WHO report warns expats Thailand roads are still deadly

Published:  21 Dec at 6 PM
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Tagged: Thailand
The latest report issued by the World Health Organisation indicates the popular Southeast Asian expat and tourism hub is still plagued by a lack of effective road safety measures.

Whilst this year’s rate of 32.7 deaths per 100,000 inhabitants is slightly lower by around four percent than last year’s totals, Thailand’s notorious road deaths are the highest in the whole of Southeast Asia. The WHO report, published on Friday and covering 175 world countries, estimates that the annual death toll on Thailand’s roads averages 22,491 victims. In the rest of Southeast Asia, Vietnam’s road death rate came in at 26.4, averaging over six fewer fatalities per 100,000 than Thailand, with Malaysia’s rate lower at 23.6.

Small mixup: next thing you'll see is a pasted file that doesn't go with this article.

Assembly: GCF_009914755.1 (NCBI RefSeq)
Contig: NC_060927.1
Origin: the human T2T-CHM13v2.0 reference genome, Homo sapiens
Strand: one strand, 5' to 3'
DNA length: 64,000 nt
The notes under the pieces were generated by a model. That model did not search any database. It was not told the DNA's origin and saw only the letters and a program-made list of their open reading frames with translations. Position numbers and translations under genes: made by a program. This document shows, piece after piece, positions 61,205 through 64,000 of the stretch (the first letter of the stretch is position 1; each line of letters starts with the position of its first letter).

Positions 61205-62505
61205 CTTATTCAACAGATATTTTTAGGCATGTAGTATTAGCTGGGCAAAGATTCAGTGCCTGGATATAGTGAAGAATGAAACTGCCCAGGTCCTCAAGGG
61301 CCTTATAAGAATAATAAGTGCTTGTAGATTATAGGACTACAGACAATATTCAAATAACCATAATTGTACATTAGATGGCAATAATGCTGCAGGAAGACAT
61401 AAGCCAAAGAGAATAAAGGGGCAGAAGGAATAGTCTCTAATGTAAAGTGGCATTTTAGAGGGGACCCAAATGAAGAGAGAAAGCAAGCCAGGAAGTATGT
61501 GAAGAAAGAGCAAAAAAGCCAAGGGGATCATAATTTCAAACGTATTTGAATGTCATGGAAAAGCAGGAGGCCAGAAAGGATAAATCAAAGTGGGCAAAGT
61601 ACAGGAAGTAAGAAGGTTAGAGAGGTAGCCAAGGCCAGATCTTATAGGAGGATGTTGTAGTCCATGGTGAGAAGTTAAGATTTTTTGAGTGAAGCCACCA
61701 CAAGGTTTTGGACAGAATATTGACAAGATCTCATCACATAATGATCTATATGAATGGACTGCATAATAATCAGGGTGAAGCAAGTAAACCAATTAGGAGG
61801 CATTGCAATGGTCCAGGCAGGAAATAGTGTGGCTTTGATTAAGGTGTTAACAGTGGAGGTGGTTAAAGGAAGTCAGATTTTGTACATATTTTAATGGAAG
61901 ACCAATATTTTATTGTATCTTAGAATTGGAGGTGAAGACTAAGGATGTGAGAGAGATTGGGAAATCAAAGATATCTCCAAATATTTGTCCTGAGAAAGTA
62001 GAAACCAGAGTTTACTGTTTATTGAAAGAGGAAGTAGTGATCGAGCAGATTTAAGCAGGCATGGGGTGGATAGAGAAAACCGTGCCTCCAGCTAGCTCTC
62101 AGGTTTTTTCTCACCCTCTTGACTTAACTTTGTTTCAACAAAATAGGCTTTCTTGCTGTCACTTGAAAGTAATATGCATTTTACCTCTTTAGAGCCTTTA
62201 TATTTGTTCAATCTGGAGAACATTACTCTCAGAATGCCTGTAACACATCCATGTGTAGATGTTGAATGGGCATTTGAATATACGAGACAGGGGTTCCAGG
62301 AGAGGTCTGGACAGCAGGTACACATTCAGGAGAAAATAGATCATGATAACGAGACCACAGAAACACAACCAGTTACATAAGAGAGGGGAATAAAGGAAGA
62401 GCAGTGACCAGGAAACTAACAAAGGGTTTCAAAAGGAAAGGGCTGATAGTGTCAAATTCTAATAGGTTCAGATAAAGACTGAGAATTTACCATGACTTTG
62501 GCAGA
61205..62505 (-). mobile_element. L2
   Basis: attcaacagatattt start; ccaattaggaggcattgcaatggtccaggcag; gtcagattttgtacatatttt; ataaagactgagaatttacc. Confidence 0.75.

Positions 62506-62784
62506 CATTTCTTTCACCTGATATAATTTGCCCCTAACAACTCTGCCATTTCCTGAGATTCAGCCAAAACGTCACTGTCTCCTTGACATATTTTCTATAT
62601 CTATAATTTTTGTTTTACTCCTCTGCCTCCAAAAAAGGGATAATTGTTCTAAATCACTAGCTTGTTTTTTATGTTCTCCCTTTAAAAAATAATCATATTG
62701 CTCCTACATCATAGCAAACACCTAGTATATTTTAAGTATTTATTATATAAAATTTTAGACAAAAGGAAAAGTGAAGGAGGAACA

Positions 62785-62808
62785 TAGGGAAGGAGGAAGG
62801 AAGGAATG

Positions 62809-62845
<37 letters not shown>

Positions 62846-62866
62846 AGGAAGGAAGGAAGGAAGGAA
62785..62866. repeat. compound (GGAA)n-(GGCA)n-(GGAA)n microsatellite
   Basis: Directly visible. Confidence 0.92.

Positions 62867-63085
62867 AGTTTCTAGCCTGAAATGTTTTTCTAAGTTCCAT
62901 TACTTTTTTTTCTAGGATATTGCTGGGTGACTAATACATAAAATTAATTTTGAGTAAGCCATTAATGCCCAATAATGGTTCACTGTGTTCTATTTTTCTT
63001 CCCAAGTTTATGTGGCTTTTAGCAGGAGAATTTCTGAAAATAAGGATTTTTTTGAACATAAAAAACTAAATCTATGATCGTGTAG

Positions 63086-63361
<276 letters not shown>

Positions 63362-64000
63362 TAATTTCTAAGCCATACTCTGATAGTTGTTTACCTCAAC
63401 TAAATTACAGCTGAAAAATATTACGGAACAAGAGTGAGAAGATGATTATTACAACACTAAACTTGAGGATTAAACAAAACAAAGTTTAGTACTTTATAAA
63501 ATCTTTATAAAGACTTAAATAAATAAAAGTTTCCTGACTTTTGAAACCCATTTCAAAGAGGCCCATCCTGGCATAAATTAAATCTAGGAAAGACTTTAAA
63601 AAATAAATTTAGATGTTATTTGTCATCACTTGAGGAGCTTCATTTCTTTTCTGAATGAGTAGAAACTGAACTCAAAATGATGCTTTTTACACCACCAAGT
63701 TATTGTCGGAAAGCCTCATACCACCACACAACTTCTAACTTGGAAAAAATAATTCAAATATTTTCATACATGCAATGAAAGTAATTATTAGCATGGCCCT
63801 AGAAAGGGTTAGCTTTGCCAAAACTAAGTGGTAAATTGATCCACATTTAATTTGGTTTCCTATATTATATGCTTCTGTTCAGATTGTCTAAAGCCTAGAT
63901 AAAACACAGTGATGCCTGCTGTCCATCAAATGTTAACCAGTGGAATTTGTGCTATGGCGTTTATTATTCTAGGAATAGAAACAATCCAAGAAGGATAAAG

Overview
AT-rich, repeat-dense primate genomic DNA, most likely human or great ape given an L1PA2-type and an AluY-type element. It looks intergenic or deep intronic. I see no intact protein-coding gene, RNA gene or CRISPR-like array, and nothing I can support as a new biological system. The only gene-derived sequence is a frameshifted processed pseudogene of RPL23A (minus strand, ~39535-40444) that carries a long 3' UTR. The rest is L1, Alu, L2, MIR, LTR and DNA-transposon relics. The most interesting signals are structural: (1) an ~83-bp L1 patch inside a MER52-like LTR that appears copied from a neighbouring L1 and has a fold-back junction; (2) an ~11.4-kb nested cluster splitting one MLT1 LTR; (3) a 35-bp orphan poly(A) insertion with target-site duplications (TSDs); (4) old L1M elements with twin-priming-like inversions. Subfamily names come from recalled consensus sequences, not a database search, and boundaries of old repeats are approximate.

In the region, Singapore is the safest country with a death rate per 100,000 of just 2.8. As regards the ten most dangerous countries for death on the roads aside from Thailand, the tiny island of St Lucia and Venezuela, the rest are all sub-Saharan African states. Expats, especially retirees, are regularly warned to take care when driving as well as when crossing the crowded roads in Thai cities, but the majority of deaths involve motorcyclists driving without due care and attention and, crucially, not wearing helmets.

It’s not uncommon to see a Honda Dream loaded up with two adults and at least one child, none of whom are protected, and careless driving combined with poor vehicle maintenance is another cause of multiple deaths involving tourist coaches and intercity buses on poor roads. Death tolls invariably spike during national holidays, especially in April’s Songkran festival, during which excess alcohol plays a part in the soaring numbers of deaths and injuries.
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